by Laura Kammerer
DeAnne K. Hilfinger Messias never considered a nursing career when she loaded her backpack for Brazil in 1969 to serve in the Peace Corps.
She had earned her degree in Latin American studies from the University of Illinois in Champaign-Urbana and was ready to explore the world. But when she reached her station in Ribeirão Preto, an isolated area of the country, and began working in the outpatient clinic of a children’s hospital, the dearth of nurses was glaring. Although there were a number of skilled doctors, there were only two university-trained nurses, and she noticed that many patient care tasks were delegated to untrained, illiterate staff members.
Seeking to help fill that void, Messias, director of the Ph.D. program at the University of South Carolina’s College of Nursing, returned to the States and in 1980 earned a second bachelor’s degree, this time in nursing. She then returned to Brazil where for about four years she trained and supervised health workers in remote villages along the Amazon River, with an emphasis on vaccinations, launching her career in transcultural nursing.
“Transcultural nursing is who I am,” Messias said. “I’ve always worked either in another language or culture. I’ve worked in the U.S. primarily with immigrant women on access to care and the multiple linguistic and cultural barriers that immigrants face.”
In recognition of her outstanding contributions to the field through her research, education, service and leadership, the Transcultural Nursing Society honored Messias as the 2017 recipient of the Leininger Transcultural Nursing Award, the society’s highest award named for Madeleine Leininger, who developed the theory and specialty area.
For nearly 40 years, Messias has developed projects and conducted research to advance culturally competent nursing, along the way mentoring more than 80 graduate and undergraduate students from several nationalities and universities in the United States and Brazil and authoring more than 20 book chapters and 70 peer-reviewed journal publications, several published in Portugese. She returned to Brazil as a Fulbright Senior Scholar in 2005.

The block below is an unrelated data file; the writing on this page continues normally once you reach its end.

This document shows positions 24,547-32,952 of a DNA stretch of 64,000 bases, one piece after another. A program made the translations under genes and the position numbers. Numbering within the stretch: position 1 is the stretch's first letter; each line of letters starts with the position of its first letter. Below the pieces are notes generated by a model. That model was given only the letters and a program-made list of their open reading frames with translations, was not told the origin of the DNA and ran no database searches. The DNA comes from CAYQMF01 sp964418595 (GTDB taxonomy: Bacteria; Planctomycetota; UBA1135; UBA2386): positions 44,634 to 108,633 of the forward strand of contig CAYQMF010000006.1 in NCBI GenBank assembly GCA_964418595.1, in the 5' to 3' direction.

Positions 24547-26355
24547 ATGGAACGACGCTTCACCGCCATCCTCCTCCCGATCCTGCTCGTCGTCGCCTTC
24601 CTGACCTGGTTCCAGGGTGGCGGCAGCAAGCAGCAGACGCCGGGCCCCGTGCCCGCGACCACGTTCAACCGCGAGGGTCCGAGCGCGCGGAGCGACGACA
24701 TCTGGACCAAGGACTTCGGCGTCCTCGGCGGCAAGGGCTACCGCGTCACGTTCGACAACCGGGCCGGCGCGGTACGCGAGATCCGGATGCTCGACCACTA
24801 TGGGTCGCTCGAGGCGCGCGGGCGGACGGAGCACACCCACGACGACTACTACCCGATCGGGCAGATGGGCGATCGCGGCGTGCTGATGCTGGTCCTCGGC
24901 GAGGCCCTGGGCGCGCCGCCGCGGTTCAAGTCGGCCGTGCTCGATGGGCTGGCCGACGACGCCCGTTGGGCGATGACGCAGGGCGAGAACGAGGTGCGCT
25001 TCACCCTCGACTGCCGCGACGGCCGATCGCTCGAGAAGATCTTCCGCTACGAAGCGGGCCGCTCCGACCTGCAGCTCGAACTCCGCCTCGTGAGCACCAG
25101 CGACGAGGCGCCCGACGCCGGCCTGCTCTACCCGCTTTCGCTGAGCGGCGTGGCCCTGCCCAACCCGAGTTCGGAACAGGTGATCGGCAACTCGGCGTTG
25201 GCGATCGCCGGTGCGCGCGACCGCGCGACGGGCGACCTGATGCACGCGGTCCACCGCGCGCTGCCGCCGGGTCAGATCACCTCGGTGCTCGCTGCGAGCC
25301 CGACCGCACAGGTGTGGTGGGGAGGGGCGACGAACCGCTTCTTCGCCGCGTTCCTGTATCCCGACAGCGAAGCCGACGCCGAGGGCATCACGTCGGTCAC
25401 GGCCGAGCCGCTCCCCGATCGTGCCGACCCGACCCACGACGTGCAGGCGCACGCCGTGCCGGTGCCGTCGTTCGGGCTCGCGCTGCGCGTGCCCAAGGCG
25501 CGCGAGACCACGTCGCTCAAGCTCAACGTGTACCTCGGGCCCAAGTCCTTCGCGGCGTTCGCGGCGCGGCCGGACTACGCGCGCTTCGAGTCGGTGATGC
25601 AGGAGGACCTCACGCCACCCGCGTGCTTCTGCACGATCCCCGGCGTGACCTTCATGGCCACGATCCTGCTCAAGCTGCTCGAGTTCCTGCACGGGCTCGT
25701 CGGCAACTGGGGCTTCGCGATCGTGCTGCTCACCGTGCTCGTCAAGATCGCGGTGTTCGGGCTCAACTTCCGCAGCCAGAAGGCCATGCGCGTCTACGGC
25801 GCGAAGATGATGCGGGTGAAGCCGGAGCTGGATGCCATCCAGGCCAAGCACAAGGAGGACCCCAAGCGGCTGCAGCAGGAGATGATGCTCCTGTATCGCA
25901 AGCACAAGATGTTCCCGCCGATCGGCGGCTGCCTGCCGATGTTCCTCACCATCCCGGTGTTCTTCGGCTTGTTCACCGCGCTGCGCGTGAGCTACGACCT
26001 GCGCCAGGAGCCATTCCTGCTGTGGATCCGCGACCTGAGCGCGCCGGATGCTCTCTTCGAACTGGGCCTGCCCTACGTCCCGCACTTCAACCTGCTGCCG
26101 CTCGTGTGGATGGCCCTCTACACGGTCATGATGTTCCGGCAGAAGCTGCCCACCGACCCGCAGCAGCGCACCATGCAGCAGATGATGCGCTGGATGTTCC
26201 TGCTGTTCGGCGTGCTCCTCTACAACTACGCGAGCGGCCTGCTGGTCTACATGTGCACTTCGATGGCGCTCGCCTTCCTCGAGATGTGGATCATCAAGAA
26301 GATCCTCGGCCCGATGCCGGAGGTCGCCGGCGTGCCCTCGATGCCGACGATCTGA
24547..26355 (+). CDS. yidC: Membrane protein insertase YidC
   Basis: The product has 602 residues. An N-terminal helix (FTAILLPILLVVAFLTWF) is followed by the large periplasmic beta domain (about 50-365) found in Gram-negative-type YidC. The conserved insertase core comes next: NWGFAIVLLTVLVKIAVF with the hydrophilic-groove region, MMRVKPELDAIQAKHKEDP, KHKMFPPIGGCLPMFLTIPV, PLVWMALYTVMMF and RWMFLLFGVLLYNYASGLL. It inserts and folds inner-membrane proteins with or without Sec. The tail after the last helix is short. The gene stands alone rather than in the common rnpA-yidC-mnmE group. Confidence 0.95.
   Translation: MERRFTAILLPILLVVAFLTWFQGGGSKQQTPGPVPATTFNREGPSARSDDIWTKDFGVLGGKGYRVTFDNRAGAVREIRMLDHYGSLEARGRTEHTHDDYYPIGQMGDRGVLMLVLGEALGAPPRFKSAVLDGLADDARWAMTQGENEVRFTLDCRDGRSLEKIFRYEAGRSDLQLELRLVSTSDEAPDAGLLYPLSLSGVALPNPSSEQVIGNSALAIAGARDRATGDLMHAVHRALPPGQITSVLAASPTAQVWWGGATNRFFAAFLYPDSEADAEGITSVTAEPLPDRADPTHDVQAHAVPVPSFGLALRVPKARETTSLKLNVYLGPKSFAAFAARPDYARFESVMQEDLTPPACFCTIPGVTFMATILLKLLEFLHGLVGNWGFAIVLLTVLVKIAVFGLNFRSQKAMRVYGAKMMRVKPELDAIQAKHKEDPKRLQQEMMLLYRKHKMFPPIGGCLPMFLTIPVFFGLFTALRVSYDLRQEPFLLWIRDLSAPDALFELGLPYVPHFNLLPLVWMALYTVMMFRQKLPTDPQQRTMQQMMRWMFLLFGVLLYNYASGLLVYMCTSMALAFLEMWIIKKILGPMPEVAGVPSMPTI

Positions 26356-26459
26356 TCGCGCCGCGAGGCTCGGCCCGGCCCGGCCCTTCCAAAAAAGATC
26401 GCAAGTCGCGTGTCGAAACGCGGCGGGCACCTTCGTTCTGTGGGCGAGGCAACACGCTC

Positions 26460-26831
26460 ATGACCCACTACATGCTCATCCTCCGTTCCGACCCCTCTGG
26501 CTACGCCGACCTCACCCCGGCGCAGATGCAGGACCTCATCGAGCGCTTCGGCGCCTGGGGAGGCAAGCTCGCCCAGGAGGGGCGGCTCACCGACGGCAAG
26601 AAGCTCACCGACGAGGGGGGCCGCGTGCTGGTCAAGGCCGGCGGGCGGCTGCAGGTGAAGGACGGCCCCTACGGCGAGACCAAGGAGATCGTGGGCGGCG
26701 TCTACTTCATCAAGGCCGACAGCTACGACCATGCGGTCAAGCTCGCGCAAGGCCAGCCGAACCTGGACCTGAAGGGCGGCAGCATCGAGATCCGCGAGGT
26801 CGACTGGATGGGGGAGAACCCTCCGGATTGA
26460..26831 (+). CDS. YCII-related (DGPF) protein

“Very few nurses have the linguistic and clinical abilities to work and publish in two different cultures,” wrote Joyceen Boyle, adjunct nursing professor at the University of Arizona and the Medical College of Georgia, in her nomination letter.
At Carolina, Messias helped to create and disseminate the Language for Healthcare Access initiative, an innovative, community-based English language curriculum designed to help recent Spanish-speaking immigrants improve their language skills and learn how to access health care in the United States.
Because Americans receive care differently than in other countries where, for instance, doctor’s visits may be less frequent and patients may go directly to the pharmacy for treatment, simply learning English is insufficient to improve immigrant health outcomes, she explained. Her community-based research programs have also shed light on how other barriers, such as lack of transportation and not understanding the healthcare system, affect immigrants’ health care access.
Messias also championed immigrant health issues statewide, providing leadership for the South Carolina Hispanic/Latino Health Coalition, offering guidance to state and county health departments and educating providers about culturally competent care. In addition, Messias has studied Latinas’ experiences navigating cancer prevention services, women’s employment transitions, HIV/AIDS peer counseling and maternal/infant care, among other topics.
“Transcultural nursing is really a foundation for all nursing practice because every encounter is at some level a transcultural encounter,” Messias said. “It’s not just something that happens when we’re caring for people who look different or speak another language."